I had the opportunity of chairing a panel of seven persons from various parts of Asia at the Forum at ITU Telecom Asia 2008 in Bangkok. After we got around the inane title of Manga for the masses, we had a decent discussion, focussing on the aspects of connecting the unconnected, assuring adequate quality to the connected, and content. My overview slides setting the frame are here.
Contrary to expectation, the Chairman of the Bangladesh Telecom Regulatory Commission, representing perhaps one of the least connected of the countries of Asia, talked about using universal service funds to develop content. Several people referred to the counter-productive nature of universal service taxes, wherein poor people were being taxed to provide services to poor people, yet those taxes were not being utilized, wisely or otherwise. I personally was relieved to hear that the Bangladesh universal service fund is still under consideration, and not a done deal.
On the subject of taxes, we had an interesting intervention from the floor, when Professor Howard Williams, the Acting Head of ITU Telecom Forum, intervened from the floor in defense of taxes being imposed on the telecom sector. One assumes that he was working off the misconception that the objections were to ALL taxes on telecom services, and not on punitive mobile-only taxes, including universal-service taxes. I clarified this. It would indeed be a dark day when the ITU starts defending punitive taxes being imposed on telecom services.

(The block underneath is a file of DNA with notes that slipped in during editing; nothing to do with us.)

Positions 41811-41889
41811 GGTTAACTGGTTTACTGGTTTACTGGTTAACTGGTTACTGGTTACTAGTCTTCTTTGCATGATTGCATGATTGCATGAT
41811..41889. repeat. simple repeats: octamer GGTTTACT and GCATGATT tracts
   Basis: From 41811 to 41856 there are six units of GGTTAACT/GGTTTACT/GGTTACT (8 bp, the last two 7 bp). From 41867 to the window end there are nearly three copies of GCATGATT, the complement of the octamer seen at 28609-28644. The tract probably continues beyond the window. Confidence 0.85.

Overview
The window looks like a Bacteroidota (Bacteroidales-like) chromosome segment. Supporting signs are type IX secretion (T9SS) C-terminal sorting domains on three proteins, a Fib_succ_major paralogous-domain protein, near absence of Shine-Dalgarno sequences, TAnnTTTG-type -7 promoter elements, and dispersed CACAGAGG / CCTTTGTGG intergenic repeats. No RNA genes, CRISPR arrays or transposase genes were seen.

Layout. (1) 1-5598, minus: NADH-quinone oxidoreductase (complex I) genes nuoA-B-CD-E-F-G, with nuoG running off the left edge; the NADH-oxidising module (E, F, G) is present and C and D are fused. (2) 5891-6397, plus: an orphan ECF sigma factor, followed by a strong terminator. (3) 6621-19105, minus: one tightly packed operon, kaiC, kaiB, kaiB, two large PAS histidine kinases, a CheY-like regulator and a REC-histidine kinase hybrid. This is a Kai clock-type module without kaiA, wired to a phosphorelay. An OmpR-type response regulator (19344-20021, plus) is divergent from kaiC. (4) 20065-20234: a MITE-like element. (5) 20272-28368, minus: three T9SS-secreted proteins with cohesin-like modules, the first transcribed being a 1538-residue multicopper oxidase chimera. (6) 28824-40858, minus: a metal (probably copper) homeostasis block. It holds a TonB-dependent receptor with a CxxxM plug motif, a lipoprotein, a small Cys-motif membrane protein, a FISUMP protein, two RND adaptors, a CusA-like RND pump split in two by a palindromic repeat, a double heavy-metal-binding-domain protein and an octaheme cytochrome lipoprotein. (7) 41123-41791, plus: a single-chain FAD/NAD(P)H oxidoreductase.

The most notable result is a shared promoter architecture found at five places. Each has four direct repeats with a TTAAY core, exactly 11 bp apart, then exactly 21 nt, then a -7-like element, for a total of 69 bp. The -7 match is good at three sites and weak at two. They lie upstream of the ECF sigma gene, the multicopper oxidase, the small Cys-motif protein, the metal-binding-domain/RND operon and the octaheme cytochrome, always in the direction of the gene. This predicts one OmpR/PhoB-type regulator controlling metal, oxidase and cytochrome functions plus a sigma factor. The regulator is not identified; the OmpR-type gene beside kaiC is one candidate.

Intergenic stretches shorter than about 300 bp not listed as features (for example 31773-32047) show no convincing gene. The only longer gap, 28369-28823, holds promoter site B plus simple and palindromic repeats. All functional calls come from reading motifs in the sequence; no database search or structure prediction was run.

Immediately after this session, I attended another session that addressed a topic we had done considerable research on, and which was said to be one of the ITU Secretary General’s three top issues: Emergency telecom and relief. This was, as I told the head of the ITU Telecom Board, the worst session I had ever attended at an ITU Telecom event. After hearing many, if not all, the speakers refer to the role that telecom could play in early warning, I asked a simple question about cell broadcasting, with reference to the Maldives. Pretty much no one on the panel knew what cell broadcasting was, but they answered nevertheless.
Why, when it has in-house expertise in early warning technologies, the ITU puts a non-specialist political official to read a prepared speech at major session, is a mystery to me. The Thai speaker knew what he was talking about, and more importantly, stuck his area of expertise. But I was truly disappointed in the rest.